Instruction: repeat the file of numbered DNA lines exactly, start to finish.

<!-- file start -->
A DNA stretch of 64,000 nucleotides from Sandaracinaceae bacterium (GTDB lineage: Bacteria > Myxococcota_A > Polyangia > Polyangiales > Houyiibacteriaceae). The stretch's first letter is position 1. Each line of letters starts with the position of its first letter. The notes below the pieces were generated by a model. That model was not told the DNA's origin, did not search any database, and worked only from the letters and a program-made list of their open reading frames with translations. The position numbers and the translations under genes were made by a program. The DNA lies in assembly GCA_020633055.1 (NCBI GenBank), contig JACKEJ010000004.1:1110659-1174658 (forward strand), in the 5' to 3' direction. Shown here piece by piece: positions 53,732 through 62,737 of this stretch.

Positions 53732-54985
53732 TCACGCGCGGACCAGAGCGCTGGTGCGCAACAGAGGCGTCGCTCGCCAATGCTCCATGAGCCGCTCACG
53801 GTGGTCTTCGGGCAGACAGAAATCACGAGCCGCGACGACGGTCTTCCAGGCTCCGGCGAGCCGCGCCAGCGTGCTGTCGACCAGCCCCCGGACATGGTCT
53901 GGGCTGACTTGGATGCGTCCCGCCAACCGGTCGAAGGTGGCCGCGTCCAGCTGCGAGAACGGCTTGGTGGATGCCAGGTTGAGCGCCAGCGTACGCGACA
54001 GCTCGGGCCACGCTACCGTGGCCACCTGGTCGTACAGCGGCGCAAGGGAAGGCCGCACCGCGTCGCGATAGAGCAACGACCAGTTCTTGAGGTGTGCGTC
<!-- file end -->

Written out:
A DNA stretch of 64,000 nucleotides from Sandaracinaceae bacterium (GTDB lineage: Bacteria > Myxococcota_A > Polyangia > Polyangiales > Houyiibacteriaceae). The stretch's first letter is position 1. Each line of letters starts with the position of its first letter. The notes below the pieces were generated by a model. That model was not told the DNA's origin, did not search any database, and worked only from the letters and a program-made list of their open reading frames with translations. The position numbers and the translations under genes were made by a program. The DNA lies in assembly GCA_020633055.1 (NCBI GenBank), contig JACKEJ010000004.1:1110659-1174658 (forward strand), in the 5' to 3' direction. Shown here piece by piece: positions 53,732 through 62,737 of this stretch.

Positions 53732-54985
53732 TCACGCGCGGACCAGAGCGCTGGTGCGCAACAGAGGCGTCGCTCGCCAATGCTCCATGAGCCGCTCACG
53801 GTGGTCTTCGGGCAGACAGAAATCACGAGCCGCGACGACGGTCTTCCAGGCTCCGGCGAGCCGCGCCAGCGTGCTGTCGACCAGCCCCCGGACATGGTCT
53901 GGGCTGACTTGGATGCGTCCCGCCAACCGGTCGAAGGTGGCCGCGTCCAGCTGCGAGAACGGCTTGGTGGATGCCAGGTTGAGCGCCAGCGTACGCGACA
54001 GCTCGGGCCACGCTACCGTGGCCACCTGGTCGTACAGCGGCGCAAGGGAAGGCCGCACCGCGTCGCGATAGAGCAACGACCAGTTCTTGAGGTGTGCGTC